Canberra's cannabis laws do not address supply problem, meaning buying the drug will remain ille
Cannabis will be legal in the ACT come the end of the month, but those hoping to light up might have to break the law to do so.
Buying, selling and trading cannabis after January 31 will remain illegal in the ACT
Academics are worried potential pot purchasers will go to drug dealers
Calls for "cannabis social clubs" have been rejected by the ACT Government
The controversial new laws legalise growing, possessing and smoking small quantities of cannabis.
If you are over 18 you can grow the plant, collect up to 50 grams of dried bud, and smoke it as you like within your own home (provided there are no children around).
But the laws do not offer any guidance at all on how it is supposed to be acquired.
There will not be any cannabis shops opening up, as buying and selling the drug remains strictly illegal.
It also cannot be gifted from one person to another.
Cultivating two plants — to a limit of four per household — is perfectly legal but buying cannabis seeds is not.
Professor Simon Lenton from Curtin University's National Drug Research Institute argued the laws left people looking to use cannabis with few options outside of drug dealers.
"Either they're going to go to the illegal market or they're going to miss out," he said.
"It really is a problem for how the majority of people in the ACT who smoke cannabis are going to access the cannabis."
The ACT Government is quite clear on the matter, arguing its approach is around "harm minimisation", not opening doors to cannabis for potential users.
"This approach seeks to ensure that adults who are in possession of cannabis do not have to face the prospect of criminal penalty for possession and are more easily able to seek help for addiction or treatment for the adverse effects of cannabis," a spokesperson said.
"It is not the Government's intention to legalise the gifting of cannabis between individuals, other acts of supply, or the commercial sale of cannabis."
Could weed shops work?
New Zealand is currently weighing up its options on legalising cannabis, ahead of a referendum on the question in late 2020.
The current plan suggests a tightly regulated commercial model, with cannabis sold in licensed shops.
It would not be advertised, or sold to anyone under 20 and the potency of cannabis sold will be restricted.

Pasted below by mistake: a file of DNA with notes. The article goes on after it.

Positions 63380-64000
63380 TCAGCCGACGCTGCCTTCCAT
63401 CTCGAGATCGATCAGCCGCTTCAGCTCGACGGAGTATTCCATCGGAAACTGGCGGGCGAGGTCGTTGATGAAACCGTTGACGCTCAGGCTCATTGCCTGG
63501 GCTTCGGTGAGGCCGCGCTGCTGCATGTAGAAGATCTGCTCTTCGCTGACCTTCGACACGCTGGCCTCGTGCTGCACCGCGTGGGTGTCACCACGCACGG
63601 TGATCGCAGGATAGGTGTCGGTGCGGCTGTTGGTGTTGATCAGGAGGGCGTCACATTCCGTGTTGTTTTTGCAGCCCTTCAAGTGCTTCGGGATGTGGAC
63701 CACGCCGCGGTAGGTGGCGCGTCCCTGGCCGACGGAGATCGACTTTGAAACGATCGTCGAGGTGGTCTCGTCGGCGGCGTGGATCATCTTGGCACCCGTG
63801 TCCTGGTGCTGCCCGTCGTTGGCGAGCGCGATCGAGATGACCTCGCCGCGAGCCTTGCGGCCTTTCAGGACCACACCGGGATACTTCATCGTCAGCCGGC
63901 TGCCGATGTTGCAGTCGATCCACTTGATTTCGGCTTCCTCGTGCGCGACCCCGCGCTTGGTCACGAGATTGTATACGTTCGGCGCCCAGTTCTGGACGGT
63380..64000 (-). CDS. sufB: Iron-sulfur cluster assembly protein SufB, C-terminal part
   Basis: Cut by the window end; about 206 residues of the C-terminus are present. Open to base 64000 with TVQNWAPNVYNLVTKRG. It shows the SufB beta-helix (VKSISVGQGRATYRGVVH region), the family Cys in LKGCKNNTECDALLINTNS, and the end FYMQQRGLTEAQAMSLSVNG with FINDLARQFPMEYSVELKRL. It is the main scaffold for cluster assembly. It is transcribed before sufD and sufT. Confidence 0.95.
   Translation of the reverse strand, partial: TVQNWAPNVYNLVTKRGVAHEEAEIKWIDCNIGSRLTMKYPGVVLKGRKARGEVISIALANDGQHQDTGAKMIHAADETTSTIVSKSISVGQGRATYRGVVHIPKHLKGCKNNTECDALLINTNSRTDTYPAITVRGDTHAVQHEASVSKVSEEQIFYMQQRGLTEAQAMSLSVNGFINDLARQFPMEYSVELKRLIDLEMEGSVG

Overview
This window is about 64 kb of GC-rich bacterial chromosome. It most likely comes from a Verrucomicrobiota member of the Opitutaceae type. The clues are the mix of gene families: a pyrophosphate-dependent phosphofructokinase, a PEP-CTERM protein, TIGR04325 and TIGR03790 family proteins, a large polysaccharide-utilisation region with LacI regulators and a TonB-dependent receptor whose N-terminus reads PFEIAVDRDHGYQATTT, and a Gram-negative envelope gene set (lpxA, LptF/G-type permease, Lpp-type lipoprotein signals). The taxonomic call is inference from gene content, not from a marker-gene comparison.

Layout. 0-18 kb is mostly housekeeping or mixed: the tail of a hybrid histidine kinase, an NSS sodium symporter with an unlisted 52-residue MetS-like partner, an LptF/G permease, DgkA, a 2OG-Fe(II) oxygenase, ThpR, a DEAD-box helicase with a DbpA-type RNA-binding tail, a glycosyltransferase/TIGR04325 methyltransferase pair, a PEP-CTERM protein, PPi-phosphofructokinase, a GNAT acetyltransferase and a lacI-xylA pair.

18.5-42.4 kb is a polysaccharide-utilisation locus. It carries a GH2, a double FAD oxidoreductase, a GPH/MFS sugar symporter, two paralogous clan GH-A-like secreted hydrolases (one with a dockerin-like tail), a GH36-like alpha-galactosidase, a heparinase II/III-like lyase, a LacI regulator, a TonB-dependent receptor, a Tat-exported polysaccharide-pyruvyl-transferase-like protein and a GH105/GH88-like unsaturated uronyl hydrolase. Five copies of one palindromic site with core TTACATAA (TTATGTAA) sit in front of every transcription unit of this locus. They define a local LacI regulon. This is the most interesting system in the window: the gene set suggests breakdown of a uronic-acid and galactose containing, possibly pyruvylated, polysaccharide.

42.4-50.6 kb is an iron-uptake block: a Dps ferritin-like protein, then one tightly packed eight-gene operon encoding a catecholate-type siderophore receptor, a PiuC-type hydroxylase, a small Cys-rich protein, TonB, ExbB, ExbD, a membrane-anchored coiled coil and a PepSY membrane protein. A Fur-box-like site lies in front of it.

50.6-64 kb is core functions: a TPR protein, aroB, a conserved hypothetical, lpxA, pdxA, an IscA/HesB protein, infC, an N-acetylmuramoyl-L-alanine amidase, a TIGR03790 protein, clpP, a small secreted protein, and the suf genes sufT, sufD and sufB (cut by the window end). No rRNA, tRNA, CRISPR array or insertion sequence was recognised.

Like the ACT, the New Zealand Government is also pitching legalisation as a harm minimisation measure.
"The primary objective of the legislation is to reduce overall cannabis use and limit the ability of young people to access cannabis," New Zealand Justice Minister Andrew Little said.
Anyone who wants to smoke it can do so at home, and in licensed venues — but not where alcohol is being sold.
It raises the possibility of cannabis cafes, like those found in parts of Europe.
"You might be able to enjoy a cup of coffee or tea with your cannabis product, but not alcohol," Mr Little said.
Some ACT MLAs have indicated they could be supportive of commercialisation down the track, arguing it would help cut criminal gangs out of the cannabis business.
But it will not be an option for the foreseeable future, due to federal regulations that cannot be overcome.
Professor Lenton said going by the experience in North America, adding profit to the mix did not necessarily work out.
He argued it encouraged the consumption of ever-stronger strains of cannabis.
"What we've heard about in North America is very much commercially driven, profit-driven markets, where industry is really in the market trying to maximize its profit," he said.
"And then we get the very serious problems that we've seen associated with alcohol and tobacco use and a lot of the problems that are emerging now look like the worst of that."
'Social clubs' floated as possible solution
An ACT parliamentary inquiry considered many of these issues while the legislation was still being drafted, and made a range of recommendations.
One was allowing cannabis 'social clubs' of up to 10 people to be formed, as a way of getting around some of the supply issues.
Social clubs would essentially allow users to pool their plants — growing plants together at one single property.
Membership would be restricted and registered, and plants would be grown on behalf of members, who could then access their cannabis free of charge.
Professor Lenton said, having surveyed the models in place around the world, social clubs appeared to offer the best legal middle ground.
He argued it provided an easy option for people unable or unwilling to grow their own plants.
"It's a way of providing cannabis in a restricted market without the problems of widespread availability, rampant commercialisation and profit-driven advertising to people who are regular cannabis users," he said.
"Rather than having them go to the illicit market."
The ACT Government rejected the recommendation, suggesting it went beyond the intention of the legislation and would have made it difficult for police to distinguish between cannabis clubs and illegal grow houses.
Whether or not supply becomes a problem for users — and the ACT Government — will become apparent in just a matter of weeks when the legislation comes into effect.
A public information campaign is planned to roll out before the laws come into force, which might give some indication that the Government expects users to put the new laws into practice.